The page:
It's about time the concept of taxing all income at a single rate, which presidential candidate Steve Forbes and then-House Majority Leader Dick Armey broached a decade ago, once again takes center stage. It's increasingly popular overseas, with Romania and the republic of Georgia adopting it last January. Greece is likely to introduce a 25% single rate for both corporate and personal income next month. If Poland's opposition parties win next month's elections they are likely to introduce a flat tax. In Italy, the Bruno Leoni Institute has just published an interview with former finance minister and current defense minister Antonio Martino detailing his support of the flat tax.
Here at home the flat tax is still routinely ridiculed. When Mr. Forbes floated the idea in 1995, President Clinton joked that Republicans were becoming "the party of flat-earthers and flat-taxers." But he has also told friends privately that he got a real scare during the 1992 primaries when Jerry Brown championed a flat tax. Mr. Brown won applause from audiences by pointing out that under our current system the rich will always be able to hire experts to lobby for tax loopholes and avoid the higher rate traps set for them.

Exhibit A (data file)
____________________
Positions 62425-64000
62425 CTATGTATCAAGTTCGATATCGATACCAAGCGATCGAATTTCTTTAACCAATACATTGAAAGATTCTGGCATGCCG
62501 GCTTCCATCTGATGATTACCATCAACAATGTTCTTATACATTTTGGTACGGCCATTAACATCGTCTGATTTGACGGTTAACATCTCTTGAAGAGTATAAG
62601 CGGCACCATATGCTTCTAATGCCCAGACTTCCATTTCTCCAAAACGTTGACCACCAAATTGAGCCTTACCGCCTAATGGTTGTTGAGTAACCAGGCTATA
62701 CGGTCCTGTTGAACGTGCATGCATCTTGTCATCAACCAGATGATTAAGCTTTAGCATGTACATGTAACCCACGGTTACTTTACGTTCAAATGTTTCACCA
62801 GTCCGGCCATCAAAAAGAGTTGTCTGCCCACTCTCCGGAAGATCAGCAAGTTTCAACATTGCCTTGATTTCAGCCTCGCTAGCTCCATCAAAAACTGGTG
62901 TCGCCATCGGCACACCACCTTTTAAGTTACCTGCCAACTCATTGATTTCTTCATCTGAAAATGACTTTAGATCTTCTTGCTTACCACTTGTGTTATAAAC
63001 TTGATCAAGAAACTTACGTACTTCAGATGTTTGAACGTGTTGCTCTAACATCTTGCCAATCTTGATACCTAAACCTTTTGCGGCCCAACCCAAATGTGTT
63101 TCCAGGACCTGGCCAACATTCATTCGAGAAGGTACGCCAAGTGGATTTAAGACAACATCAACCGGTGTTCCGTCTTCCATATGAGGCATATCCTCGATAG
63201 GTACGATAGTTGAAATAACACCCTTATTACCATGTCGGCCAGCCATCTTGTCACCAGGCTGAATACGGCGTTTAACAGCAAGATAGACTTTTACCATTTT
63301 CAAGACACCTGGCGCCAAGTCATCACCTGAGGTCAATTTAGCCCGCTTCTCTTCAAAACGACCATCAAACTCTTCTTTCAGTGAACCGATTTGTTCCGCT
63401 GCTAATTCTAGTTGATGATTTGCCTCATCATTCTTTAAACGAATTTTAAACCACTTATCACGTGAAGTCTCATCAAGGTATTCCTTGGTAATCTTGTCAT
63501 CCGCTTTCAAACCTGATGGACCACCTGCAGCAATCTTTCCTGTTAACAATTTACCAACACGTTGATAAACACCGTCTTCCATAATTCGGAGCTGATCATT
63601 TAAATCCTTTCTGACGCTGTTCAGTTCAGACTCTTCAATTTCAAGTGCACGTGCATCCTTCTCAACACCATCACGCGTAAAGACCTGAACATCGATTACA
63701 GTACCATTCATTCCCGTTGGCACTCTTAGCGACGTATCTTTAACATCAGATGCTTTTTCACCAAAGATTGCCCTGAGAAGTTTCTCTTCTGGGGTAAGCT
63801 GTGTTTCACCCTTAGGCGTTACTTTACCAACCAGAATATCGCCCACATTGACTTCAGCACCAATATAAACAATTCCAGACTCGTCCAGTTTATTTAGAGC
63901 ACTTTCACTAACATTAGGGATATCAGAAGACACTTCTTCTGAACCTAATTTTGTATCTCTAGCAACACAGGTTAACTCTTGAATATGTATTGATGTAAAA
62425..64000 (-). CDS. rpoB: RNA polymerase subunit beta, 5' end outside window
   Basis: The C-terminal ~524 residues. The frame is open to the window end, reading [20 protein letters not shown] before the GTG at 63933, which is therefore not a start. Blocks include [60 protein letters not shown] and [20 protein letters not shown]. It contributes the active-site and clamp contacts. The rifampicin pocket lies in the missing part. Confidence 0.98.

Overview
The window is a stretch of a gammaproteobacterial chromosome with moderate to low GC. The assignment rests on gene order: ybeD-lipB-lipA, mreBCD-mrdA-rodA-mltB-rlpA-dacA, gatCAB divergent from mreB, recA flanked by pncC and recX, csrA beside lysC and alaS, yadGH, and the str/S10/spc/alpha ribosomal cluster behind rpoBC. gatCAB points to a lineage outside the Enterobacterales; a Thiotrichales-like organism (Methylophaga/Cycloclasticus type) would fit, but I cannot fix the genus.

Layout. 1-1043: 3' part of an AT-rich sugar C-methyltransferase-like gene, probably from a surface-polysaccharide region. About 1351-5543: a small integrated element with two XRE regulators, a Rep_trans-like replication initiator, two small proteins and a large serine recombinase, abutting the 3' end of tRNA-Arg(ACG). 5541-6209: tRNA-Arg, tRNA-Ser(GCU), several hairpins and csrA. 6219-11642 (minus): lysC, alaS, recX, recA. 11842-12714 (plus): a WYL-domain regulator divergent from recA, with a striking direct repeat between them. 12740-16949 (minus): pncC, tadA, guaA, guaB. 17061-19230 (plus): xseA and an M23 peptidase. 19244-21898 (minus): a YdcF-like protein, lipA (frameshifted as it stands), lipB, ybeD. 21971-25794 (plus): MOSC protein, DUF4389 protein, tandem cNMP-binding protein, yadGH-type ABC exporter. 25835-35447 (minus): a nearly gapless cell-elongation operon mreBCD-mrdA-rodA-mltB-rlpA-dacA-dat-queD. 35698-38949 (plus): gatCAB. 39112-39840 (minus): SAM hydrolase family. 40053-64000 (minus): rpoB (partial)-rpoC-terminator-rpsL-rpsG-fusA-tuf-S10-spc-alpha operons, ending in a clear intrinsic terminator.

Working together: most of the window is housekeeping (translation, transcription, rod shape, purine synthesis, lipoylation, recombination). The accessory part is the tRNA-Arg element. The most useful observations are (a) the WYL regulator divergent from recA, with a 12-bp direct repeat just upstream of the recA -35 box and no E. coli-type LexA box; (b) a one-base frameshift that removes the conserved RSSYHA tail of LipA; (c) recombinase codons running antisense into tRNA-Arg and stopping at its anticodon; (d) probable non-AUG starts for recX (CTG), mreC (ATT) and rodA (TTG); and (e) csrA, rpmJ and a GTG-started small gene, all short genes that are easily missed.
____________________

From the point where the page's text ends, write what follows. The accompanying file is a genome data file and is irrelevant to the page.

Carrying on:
If the U.S. doesn't adopt the flat tax it may find itself losing jobs, capital and ambitious entrepreneurs to nations with a more ambitious growth agenda.
Alvin Rabushka, a senior fellow at Stanford's Hoover Institution, believes it's only a matter of time before an emerging economic superpower like China or India goes the flat-tax route. His book on the subject has just been published in Chinese, with a preface by Lou Jiwei, the vice minister of finance. If China adopted a flat tax, more than a quarter of the world's population would be filling out tax returns on the back of a postcard. That would leave them a lot of time and money to eat our economic lunch.
Monday, August 29, 2005
"The World Is Flat"?
Here is an article worth reading: "The World Is Flat: But America is a laggard in the tax-reform revolution." Here are snippets, but the whole article is worth reading.
Posted by W. at 9:42 AM